The report also indicated that the President had rejected Magan Lal’s mercy petition on 22nd July 2013. Magan Lal clearly did not have the opportunity to challenge the rejection of his mercy petition and there is no clarity on whether his family had indeed received information of his execution.
Acting on the news report, PUDR filed a PIL late last evening before the CJI at his residence seeking a stay on the execution. A stay was granted (at about 11pm) until this morning when it will be the first matter to be heard in the CJI’s court. It is likely to be argued that Magan Lal’s execution be stayed until he has the opportunity to challenge the rejection of his mercy petition. Clearly the CJI was unwilling to hear the matter along with other death penalty matters listed for hearing starting 22nd October 2013, when a constitution bench will attempt to provide judicial clarity on the impact of delay in deciding mercy petitions. Magan Lal’s mercy petition was rejected after it was kept pending for 1.5 years.
Magan Lal was sentenced to death by the Sessions Judge, Sehore in February 2011 for murdering all five of his daughters (from his two wives) aged between 1 – 6 years. The High Court of Madhya Pradesh confirmed the sentence in September 2011 and the Supreme Court, through Justices HL Dattu and CK Prasad, dismissed the SLP and denied leave to appeal in January 2012.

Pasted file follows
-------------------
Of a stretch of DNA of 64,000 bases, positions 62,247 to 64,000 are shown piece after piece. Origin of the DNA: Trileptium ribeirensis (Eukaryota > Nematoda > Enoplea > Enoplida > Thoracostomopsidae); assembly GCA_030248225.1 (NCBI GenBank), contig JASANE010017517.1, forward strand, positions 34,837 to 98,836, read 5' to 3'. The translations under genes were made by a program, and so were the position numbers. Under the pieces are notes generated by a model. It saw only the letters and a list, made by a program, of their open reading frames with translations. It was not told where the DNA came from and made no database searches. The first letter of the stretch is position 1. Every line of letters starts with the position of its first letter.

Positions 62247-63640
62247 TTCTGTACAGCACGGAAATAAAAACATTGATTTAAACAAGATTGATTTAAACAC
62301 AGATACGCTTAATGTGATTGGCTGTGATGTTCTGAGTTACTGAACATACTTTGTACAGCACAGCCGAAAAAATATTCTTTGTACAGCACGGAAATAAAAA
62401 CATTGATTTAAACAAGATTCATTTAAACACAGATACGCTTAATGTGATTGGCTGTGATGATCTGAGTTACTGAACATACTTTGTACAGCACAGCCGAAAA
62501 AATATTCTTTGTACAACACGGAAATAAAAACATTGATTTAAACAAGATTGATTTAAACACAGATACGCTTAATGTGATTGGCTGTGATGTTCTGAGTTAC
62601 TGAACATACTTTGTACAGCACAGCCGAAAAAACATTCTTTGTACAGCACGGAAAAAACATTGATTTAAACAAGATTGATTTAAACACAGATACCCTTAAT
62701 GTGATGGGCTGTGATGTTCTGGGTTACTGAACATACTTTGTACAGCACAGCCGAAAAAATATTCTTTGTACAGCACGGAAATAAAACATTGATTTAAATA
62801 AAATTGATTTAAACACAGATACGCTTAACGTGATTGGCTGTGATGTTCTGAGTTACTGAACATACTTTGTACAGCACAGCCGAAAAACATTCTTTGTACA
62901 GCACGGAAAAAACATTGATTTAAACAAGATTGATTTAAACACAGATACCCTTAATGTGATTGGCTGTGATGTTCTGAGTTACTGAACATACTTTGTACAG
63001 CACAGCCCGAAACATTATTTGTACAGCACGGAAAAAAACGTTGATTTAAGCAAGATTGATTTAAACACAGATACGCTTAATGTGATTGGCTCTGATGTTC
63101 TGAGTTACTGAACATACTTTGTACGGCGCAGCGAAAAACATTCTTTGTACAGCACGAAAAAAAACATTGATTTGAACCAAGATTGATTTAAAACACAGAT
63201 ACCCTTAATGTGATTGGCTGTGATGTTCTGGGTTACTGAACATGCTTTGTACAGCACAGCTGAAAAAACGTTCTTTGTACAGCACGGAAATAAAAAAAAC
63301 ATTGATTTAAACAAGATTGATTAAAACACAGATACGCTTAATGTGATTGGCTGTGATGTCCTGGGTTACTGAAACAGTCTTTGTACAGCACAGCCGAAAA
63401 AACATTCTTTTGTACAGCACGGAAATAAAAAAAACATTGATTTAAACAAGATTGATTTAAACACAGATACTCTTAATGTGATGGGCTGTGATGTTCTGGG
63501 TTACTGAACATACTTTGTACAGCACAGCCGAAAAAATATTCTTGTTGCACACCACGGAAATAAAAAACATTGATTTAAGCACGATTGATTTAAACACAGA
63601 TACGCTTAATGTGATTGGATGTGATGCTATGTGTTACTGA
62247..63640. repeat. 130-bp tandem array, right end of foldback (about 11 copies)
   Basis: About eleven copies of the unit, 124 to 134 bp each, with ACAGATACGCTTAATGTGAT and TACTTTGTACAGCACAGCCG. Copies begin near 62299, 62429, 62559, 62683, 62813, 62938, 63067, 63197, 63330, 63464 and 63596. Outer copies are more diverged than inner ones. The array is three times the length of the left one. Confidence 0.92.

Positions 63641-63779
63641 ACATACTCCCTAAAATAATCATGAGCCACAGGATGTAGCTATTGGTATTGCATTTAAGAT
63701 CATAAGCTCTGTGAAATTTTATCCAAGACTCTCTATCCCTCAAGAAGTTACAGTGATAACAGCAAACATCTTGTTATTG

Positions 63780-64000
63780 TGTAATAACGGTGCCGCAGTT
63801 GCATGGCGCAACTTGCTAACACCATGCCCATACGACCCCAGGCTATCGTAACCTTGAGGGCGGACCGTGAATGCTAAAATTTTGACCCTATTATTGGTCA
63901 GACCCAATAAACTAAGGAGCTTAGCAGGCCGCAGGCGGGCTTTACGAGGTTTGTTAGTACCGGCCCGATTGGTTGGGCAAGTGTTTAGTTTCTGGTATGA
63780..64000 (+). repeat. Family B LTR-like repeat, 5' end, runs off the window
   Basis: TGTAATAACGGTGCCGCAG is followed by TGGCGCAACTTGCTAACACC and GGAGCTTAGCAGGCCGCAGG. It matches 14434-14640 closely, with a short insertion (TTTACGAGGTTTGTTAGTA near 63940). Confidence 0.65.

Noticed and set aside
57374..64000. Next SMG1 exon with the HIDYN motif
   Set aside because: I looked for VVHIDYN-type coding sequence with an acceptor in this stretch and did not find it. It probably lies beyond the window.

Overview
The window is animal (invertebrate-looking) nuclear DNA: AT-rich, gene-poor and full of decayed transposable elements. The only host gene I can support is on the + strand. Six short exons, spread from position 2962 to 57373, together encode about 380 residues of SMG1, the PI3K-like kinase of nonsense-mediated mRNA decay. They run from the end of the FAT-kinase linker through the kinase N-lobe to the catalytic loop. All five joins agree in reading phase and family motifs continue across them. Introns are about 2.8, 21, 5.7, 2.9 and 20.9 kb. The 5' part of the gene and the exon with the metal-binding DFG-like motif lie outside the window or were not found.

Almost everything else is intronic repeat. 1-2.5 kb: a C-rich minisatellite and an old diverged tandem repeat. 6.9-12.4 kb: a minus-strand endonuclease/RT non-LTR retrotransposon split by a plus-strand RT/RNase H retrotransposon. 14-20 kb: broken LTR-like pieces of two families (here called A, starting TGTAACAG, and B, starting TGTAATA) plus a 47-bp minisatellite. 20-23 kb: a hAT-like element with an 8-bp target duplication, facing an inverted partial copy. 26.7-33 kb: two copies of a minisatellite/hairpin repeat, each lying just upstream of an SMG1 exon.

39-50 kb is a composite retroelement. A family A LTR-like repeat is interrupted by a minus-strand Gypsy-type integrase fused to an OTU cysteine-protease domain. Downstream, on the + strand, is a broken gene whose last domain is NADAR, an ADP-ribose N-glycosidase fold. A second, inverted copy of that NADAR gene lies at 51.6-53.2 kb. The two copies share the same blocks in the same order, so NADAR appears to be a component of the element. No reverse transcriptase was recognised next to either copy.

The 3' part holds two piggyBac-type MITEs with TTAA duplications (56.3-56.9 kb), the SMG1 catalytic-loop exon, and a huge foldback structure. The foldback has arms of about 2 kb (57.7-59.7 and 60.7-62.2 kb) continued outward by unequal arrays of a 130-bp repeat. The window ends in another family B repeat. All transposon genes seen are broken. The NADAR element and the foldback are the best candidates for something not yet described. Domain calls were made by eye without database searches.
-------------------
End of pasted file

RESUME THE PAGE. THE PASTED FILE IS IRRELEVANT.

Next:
Magan Lal’s stay came with less than 6 hours remaining for his execution and that should undoubtedly be a relevant issue in future proceedings. The fact that Magan Lal came so close to being executed must necessarily weigh against deciding another date for his execution. It would take a very insensitive Court to ignore Magan Lal’s mental agony as a result of this experience and if another date for execution is permitted, the Court will have to necessarily demonstrate why that does not amount to cruelty and torture.
Magan Lal’s case is another example of the broken machinery of administering the death penalty in India, where individuals are increasingly executed before being given the opportunity to exhaust all their legal options.
UPDATE (8th August 2013): Magan Lal’s petition will now be heard with the 22nd October set of cases and the stay has been extended accordingly.
Join the discussion